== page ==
When taken in conjunction with dextrose, BCAAs provide arguably the fastest route towards maximizing muscle protein synthesis. One BCAA in particular, L-leucine, has been coined the “switch” for muscle protein synthesis, and there is no better way to get this amino acid in your body then to supplement with it in free-form (meaning it’s rapidly absorbed and requires minimal digestion).[3] However, be wary of the quality of BCAAs that you find in supplements these days, many of them are made from human hair (gross, right?). Chainlink contains instantized InstaAminos™ which are vegan-friendly and made through fermentative processes without the use of animal products.

Beta-Alanine

Beta-alanine is essentially the rate-limiting substrate for your body to produce a key intramuscular dipeptide called carnosine. A myriad of studies have shown that beta-alanine supplementation rapidly elevates carnosine levels in the muscle, which acts as a buffer to facilitate better workouts and more growth.[4]

What to Take When You Wake Up to Gain Lean Muscle Mass (Androxx)

When your goal is to pack on lean muscle mass, you’re going to want to get some essential amino acids (from protein) in your system shortly after you wake up; this will give your body the necessary fuel for igniting muscle protein synthesis – the process by which new muscle tissue is constructed. Of course, you’ll need to be hitting the weights hard several times per week and eating an adequate diet to further facilitate lean muscle growth.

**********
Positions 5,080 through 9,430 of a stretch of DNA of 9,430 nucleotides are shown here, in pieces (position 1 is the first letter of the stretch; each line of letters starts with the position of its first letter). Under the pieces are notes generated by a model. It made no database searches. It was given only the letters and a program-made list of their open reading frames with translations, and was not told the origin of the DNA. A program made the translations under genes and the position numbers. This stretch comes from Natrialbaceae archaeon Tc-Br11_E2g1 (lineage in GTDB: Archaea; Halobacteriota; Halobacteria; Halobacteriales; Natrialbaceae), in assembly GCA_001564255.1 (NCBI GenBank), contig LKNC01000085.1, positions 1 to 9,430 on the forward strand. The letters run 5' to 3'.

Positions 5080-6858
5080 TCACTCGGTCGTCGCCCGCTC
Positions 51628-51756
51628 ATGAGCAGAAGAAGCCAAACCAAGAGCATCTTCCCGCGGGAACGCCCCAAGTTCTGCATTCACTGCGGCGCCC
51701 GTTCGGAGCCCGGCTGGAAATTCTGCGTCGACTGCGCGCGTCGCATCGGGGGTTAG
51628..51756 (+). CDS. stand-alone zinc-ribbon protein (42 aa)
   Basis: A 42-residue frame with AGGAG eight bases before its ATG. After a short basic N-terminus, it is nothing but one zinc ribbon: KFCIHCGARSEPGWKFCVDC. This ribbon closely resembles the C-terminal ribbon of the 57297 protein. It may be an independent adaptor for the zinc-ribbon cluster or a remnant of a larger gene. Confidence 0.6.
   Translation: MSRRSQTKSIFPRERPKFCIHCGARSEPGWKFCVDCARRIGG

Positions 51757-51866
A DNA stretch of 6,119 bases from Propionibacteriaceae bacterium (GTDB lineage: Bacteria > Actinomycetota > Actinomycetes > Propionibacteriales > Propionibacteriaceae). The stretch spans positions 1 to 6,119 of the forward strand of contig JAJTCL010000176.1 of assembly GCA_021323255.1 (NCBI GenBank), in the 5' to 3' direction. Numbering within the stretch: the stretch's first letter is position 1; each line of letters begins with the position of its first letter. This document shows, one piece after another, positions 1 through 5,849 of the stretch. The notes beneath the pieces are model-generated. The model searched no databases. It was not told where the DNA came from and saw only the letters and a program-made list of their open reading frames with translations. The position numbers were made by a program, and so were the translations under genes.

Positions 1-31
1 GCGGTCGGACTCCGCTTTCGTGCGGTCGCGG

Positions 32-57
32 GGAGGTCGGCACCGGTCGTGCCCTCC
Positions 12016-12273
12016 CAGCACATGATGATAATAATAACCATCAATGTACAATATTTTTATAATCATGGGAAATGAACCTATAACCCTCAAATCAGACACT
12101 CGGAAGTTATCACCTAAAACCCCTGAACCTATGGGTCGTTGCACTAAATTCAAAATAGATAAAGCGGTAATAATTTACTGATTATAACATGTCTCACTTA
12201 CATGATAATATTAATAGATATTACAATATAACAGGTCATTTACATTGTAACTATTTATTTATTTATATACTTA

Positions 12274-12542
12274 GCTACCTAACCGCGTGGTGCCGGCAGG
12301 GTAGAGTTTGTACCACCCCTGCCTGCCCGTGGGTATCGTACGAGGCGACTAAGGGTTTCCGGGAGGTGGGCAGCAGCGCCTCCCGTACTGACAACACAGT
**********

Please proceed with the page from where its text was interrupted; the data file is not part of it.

Here are some basic and effective supplements to take when you wake up to gain lean muscle mass:

Creatine Monohydrate

Creatine is the preeminent sports supplement and has been for decades, garnering a massive body of evidence demonstrating its efficacy helping gym-goers and athletes forge more lean muscle mass and develop strength quickly.[5] Lately, however, many supplement companies seem to put more emphasis on “new-age” forms of creatine that have minimal evidence supporting their effectiveness; in fact, some of these creatines (like creatine ethyl ester) appear to be far less effective than tried-and-true creatine monohydrate.[6] No need to get fancy, just stick to 3-5 grams per day of creatine monohydrate for helping pack on lean muscle mass. Also, be sure you stay hydrated, as creatine ultimately works in conjunction with water to help volumize and energize your muscle cells.

Whey Protein

Whey protein is nature’s richest source of essential amino acids, especially branched-chain amino acids (BCAA) which act as the “trigger” for muscle protein synthesis.[7] Research shows that 20+ grams of a BCAA-rich protein source (particularly whey protein isolate) will provide a near-maximal increase in muscle protein synthesis for up to 3-4 hours. If you want to take it up a notch, you can combine whey protein isolate with a carb source (many people will mix their protein powder in oatmeal or blend it with milk and a banana for some added nutrients). Don’t skimp on your protein intake after you wake up, especially if your goal is to pack on lean muscle mass. Moreover, a high-protein breakfast will provide plenty of satiety to keep your hunger at bay throughout the morning hours.